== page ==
“Help!… I’ve fallen and I can’t get up!” – A line from a television commercial for Life Alert medical alert system
One of the most common 911 calls fire departments get from retirement communities is a non-injury, “lift-assist” call. As the name implies, lift-assists usually involves an elderly person who needs assistance to move out of a chair or bed, or who fell and needs help getting up. The frequency of these calls is an early indicator of more serious health problems, often related to sedentary behavior. This further puts older adults at risk for more serious falls.
Falls are the leading cause of fatal and non-fatal injuries among older adults. Every 19 minutes in this country, an older person dies as a result of a fall. “One fall in five among older adults results in a serious injury, and older people are less able to recover from the trauma physically and emotionally.” Healthcare costs from non-fatal falls total $50 billion per year! A common occurrence when an older person falls is an increased fear of falling, which often leads to inactivity and social isolation, causing further physical and mental decline. Patricia Dykes studies fall prevention at Brigham and Women’s Hospital in Boston. She says that when an older person falls “they become afraid to move”. They’ll think, “Maybe I shouldn’t walk so much”. Then they get weaker, and their balance gets poorer. This starts a spiral of more falls, increased injuries and worsening health.
To be clear, everyone has fallen at some point in their life. Infants, for example, learn to walk by learning to fall. Each fall to the floor and transition to standing develops motor control, strengthens muscles, and improves mobility and coordination. During childhood, running on the playground or learning to ride a bicycle often results in falling, usually with just a scrape or bruise, and this doesn’t deter kids from their playtime. As kids grow older and improve their motor control through play and sports, there are less accidental falls.
As adults, some falls are unavoidable. But falling is not an inevitable consequence of aging. Most falls are preventable once you know why they happen and take steps to minimize the risk for yourself, and for relatives and friends whose age or health status renders them especially vulnerable. Many of the participants in my senior fitness classes have musculoskeletal or neurological issues that affect their balance and gait and put them at risk for falling. Other age-related factors that can increase the risk of falling are medications, overconsumption of alcohol, vision and hearing impairments that affect proprioception, cognitive decline, and fear of falling. However, the biggest reason why we fall and age poorly is our sedentary lifestyle. Older adults who are mostly sedentary are likely to suffer poor physical function and other signs of ill health. Being sedentary leads to loss of muscle strength, mobility, and stability in your core, legs and hips. This can increase difficulties with walking and balance — all of which can lead to falls.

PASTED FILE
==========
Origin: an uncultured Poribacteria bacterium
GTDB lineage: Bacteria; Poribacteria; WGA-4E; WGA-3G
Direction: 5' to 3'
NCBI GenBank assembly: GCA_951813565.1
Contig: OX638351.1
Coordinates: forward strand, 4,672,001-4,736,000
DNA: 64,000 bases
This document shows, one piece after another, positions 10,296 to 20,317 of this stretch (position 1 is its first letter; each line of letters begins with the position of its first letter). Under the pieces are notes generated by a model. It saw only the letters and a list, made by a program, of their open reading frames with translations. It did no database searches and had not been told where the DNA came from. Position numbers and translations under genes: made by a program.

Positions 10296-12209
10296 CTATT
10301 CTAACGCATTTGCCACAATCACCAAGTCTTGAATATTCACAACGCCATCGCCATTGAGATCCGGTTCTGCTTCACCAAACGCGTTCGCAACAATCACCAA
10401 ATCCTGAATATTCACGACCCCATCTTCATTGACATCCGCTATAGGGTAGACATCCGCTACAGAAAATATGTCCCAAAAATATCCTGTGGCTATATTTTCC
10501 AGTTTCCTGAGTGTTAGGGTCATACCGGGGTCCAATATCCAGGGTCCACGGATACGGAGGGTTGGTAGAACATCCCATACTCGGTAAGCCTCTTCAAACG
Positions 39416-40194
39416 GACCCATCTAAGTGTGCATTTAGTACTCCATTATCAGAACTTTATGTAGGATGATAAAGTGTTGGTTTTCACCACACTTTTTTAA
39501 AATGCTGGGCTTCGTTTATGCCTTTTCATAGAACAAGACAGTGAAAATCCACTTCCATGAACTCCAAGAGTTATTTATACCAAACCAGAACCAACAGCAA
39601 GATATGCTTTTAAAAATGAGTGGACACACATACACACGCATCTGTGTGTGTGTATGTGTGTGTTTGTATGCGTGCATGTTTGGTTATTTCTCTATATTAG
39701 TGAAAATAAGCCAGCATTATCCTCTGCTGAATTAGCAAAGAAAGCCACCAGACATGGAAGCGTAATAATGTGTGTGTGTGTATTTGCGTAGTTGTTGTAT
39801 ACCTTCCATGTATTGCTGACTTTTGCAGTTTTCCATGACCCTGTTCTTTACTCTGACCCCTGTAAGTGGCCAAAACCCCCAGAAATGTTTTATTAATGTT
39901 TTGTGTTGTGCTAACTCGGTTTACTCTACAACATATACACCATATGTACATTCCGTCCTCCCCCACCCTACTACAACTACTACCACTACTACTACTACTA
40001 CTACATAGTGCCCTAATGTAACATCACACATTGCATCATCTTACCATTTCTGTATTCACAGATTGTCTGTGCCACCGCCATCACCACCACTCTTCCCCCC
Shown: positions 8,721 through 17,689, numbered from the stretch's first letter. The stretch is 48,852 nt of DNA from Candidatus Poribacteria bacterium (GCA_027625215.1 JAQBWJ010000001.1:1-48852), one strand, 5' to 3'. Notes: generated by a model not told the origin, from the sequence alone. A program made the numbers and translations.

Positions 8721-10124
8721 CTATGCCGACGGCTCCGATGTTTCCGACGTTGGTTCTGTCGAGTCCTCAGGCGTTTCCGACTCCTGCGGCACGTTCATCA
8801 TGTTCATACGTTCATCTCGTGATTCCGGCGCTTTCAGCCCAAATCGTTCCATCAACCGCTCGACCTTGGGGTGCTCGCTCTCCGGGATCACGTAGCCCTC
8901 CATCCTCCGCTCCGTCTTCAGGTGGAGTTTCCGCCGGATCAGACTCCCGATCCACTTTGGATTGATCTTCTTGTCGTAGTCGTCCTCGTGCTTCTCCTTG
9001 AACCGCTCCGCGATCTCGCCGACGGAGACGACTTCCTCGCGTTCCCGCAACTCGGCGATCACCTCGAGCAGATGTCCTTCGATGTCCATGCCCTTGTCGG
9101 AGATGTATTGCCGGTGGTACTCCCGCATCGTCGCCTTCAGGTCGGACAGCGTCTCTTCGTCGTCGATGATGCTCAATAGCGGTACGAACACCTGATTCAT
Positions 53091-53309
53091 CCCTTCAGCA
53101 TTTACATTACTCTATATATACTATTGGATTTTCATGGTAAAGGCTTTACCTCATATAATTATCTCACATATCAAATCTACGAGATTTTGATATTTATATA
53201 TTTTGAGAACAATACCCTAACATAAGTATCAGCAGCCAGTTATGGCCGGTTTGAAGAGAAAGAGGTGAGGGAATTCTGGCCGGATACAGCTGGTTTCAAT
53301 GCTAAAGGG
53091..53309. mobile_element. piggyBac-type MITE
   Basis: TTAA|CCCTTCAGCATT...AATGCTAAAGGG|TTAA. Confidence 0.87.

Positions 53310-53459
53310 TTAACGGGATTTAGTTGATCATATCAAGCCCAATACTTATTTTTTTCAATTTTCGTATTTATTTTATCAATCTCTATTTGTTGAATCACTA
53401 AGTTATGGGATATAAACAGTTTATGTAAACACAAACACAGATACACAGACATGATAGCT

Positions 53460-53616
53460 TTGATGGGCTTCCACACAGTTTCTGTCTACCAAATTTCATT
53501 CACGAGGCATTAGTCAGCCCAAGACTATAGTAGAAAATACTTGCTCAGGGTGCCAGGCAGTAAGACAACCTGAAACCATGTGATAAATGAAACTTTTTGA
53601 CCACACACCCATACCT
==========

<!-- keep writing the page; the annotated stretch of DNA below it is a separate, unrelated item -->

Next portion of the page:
There are ways to minimize the chances of falling, but one of the best things you can do is spend less time sitting in a chair and more time moving your body in a variety of ways, including spending time on the floor. Why? Because just like infants who learn to walk by falling, each transition to the floor and back up improves motor control, mobility and coordination and strengthens muscles. Also, since the “fear of falling” is a risk factor, learning how to safely get down and up from the ground will build confidence and improve your ability to recover from a fall (see this Instagram video). This is one reason why I finish most of my classes on the floor, in order to build your strength, confidence, and resilience to a potential fall!
Other ways to reduce your risk of falling include unilateral exercises which actively train one side of the body at a time (such as a lunge or a single-arm dumbbell shoulder press), and improve your core stability leading to better balance. Reactive balance training can also improve coordination and help you “catch yourself” and avoid a fall if you should trip. These training exercises are regularly practiced in our Functional Fitness classes which is how we train your muscles to make everyday activities easier — like getting up from a chair or the floor.
To maintain your ability to move up and down from the floor as you age, be intentional about spending more time on the floor.
- Forgo the couch or Lazyboy chair when watching TV or reading a book; sit on the floor with a support cushion instead.
- Add floor stretches or hip mobility exercises that can help you more easily get off the floor.
- Take a class that emphasizes floor time like Yoga, or Pilates, or my Functional Fitness class!